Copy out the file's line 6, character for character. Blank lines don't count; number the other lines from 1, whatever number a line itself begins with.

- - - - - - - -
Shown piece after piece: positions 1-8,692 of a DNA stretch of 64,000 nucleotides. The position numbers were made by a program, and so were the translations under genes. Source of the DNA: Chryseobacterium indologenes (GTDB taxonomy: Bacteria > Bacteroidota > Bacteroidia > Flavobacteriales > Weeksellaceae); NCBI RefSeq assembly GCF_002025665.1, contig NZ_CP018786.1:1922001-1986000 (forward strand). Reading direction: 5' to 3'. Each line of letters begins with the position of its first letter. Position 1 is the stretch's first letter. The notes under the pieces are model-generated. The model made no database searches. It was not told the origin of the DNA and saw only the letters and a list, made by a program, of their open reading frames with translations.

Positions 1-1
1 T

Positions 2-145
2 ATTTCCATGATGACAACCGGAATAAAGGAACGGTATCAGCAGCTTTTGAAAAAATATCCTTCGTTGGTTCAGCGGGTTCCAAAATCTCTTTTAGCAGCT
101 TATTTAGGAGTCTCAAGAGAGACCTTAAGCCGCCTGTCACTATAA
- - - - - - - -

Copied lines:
101 TATTTAGGAGTCTCAAGAGAGACCTTAAGCCGCCTGTCACTATAA